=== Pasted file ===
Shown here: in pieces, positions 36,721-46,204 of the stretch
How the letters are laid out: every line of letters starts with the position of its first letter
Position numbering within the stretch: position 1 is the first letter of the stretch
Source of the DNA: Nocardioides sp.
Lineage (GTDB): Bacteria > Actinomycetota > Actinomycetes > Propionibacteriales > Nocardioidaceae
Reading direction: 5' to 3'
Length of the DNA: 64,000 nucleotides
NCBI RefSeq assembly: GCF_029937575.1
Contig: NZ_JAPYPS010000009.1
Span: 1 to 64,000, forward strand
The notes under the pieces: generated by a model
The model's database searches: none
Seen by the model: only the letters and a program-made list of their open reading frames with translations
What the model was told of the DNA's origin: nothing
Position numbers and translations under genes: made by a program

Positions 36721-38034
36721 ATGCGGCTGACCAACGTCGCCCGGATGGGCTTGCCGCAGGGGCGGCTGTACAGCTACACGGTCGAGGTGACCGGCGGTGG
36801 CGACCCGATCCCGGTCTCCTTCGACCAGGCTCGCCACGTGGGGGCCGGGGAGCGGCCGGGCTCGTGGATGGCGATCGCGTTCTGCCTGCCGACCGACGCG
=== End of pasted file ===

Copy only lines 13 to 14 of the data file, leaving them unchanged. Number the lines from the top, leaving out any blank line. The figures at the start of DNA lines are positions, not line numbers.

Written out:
Seen by the model: only the letters and a program-made list of their open reading frames with translations
What the model was told of the DNA's origin: nothing